U.S. Firms, Iranian Foreign Minister Discuss Sanctions
Chief executives from the three largest U.S. oil companies met with Iranian Foreign Minister Kamal Kharrazi in New York earlier in January to discuss prospects for easing U.S. sanctions banning investment in Iran’s oil sector, it was reported on January 30th.
Exxon Mobil Corp.’s Lee Raymond, Chevron Corp.’s Dave O’Reilly and Conoco Inc.’s Archie Dunham met privately with Kharrazi, as U.S. oil firms have been stepping up efforts to gain access to the OPEC producer’s giant oil and gas reserves.
The talks follow a meeting between Iranian Parliament Speaker Mehdi Karrubi and U.S. oil companies, including Chevron and Conoco, in New York on August 31st.
Conoco spokesman Carlton Adams said, in referring to the latest meeting, that: “There was a broad range of discussions including activities in the two countries and ongoing efforts to improve relations between the two countries.”
An industry source indicated that the talks focused on U.S. policy towards Iran and did not cover investment in specific projects. Chevron confirmed the meeting, while Exxon Mobil declined to comment specifically on the talks.
U.S. oil companies have been optimistic that President George W. Bush and Vice President Dick Cheney, both former oil men, will work towards easing restrictions against investment in Iran, which has been off limits since former President Bill Clinton enacted a full trade embargo in 1995.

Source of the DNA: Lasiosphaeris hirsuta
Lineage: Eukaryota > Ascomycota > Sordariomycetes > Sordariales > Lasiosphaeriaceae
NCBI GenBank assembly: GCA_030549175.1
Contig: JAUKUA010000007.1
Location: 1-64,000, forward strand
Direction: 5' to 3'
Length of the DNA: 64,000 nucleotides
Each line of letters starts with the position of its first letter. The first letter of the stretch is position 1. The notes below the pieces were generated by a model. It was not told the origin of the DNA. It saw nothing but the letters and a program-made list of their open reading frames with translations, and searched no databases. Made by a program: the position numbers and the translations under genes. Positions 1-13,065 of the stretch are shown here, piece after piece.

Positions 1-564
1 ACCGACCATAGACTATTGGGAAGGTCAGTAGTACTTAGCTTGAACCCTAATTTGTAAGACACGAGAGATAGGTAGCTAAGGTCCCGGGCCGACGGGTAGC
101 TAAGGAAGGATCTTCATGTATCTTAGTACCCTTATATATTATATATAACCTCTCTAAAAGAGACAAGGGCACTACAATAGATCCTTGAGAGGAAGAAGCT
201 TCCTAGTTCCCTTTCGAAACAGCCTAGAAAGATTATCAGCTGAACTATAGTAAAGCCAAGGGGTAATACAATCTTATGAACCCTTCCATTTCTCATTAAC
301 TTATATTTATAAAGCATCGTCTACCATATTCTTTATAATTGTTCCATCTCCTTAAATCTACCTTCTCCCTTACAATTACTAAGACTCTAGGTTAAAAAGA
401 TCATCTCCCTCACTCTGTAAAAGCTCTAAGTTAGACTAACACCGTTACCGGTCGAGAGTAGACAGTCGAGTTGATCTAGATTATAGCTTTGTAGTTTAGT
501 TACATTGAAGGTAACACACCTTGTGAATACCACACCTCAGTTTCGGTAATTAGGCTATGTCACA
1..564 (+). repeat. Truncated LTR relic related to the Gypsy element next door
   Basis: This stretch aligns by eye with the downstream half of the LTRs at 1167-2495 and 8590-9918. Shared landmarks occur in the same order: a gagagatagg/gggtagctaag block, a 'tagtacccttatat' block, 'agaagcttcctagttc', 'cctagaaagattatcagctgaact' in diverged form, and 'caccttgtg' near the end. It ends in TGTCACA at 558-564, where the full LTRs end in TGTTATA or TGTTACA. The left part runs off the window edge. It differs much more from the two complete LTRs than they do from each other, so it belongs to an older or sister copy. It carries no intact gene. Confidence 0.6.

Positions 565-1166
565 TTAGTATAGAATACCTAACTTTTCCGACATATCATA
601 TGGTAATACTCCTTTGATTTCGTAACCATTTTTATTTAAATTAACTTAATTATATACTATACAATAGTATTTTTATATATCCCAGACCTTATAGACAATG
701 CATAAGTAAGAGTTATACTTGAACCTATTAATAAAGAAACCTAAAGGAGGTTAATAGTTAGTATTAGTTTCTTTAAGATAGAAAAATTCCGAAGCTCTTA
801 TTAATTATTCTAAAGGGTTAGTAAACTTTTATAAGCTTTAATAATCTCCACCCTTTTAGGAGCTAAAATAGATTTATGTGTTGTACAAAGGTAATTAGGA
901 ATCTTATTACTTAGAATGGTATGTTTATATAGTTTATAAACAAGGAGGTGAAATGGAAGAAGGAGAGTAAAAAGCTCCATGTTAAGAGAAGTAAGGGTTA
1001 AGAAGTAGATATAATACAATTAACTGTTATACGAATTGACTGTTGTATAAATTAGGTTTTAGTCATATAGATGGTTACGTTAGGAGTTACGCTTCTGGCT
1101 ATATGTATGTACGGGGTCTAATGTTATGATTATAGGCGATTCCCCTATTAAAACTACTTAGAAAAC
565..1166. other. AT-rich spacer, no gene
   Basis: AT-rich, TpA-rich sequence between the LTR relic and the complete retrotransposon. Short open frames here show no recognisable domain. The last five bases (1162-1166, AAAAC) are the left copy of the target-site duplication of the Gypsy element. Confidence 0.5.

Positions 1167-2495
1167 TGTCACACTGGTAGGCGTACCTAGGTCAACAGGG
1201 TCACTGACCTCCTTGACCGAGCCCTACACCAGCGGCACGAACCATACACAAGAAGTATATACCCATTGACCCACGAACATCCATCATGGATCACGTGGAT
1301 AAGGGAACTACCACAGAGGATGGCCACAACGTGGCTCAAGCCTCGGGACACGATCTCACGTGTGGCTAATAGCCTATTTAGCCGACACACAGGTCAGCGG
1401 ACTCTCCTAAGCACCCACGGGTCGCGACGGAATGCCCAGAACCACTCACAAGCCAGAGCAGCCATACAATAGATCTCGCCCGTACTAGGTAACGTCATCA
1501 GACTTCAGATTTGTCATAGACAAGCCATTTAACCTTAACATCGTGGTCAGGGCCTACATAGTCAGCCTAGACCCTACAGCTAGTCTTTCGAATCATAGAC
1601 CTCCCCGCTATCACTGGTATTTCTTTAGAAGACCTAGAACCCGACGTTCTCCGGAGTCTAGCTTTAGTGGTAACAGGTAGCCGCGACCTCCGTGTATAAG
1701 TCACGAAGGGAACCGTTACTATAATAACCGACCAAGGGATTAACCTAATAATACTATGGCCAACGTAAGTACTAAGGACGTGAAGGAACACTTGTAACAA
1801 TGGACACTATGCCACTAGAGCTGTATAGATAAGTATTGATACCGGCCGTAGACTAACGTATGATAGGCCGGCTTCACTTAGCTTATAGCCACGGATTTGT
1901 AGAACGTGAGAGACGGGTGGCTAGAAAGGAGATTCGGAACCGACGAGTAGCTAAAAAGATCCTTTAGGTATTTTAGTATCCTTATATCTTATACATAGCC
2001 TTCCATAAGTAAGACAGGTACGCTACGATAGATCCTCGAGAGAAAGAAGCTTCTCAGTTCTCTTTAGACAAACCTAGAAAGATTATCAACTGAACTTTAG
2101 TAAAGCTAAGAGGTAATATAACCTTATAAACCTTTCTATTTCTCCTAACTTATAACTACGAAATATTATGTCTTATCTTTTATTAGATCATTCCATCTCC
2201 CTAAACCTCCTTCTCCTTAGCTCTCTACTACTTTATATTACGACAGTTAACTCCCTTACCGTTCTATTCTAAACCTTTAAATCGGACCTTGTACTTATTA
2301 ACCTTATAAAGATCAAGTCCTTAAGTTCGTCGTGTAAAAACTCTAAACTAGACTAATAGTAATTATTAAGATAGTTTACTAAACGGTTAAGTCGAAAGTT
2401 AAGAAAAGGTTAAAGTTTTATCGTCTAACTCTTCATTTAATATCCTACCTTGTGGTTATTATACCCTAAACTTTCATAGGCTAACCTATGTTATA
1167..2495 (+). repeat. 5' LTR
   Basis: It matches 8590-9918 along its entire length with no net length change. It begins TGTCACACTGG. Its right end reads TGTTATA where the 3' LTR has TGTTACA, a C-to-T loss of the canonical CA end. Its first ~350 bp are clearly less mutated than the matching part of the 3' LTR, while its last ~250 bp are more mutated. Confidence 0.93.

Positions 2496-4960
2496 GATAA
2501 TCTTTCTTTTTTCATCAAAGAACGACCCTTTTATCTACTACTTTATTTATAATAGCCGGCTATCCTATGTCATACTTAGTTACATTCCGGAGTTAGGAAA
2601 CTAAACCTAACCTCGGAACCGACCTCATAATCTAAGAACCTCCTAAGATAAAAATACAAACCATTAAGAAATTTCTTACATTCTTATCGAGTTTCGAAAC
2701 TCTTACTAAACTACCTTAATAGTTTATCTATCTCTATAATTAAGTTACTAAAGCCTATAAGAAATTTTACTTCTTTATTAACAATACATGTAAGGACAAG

American and international oil firms have been anxiously awaiting news of the fate of the Iran-Libya Sanctions Act (ILSA), which is set to expire in August 2001.
ILSA threatens sanctions against foreign energy firms investing more than $20 million in Iran and Libya.
Secretary of State Colin Powell has indicated that Washington will seek improved ties with Tehran.
He said that: “We have important differences on matters of policy, but these differences need not preclude greater interaction, whether in more normal commerce or increased dialogue.” Powell has also called for his department to review existing U.S-imposed sanctions.
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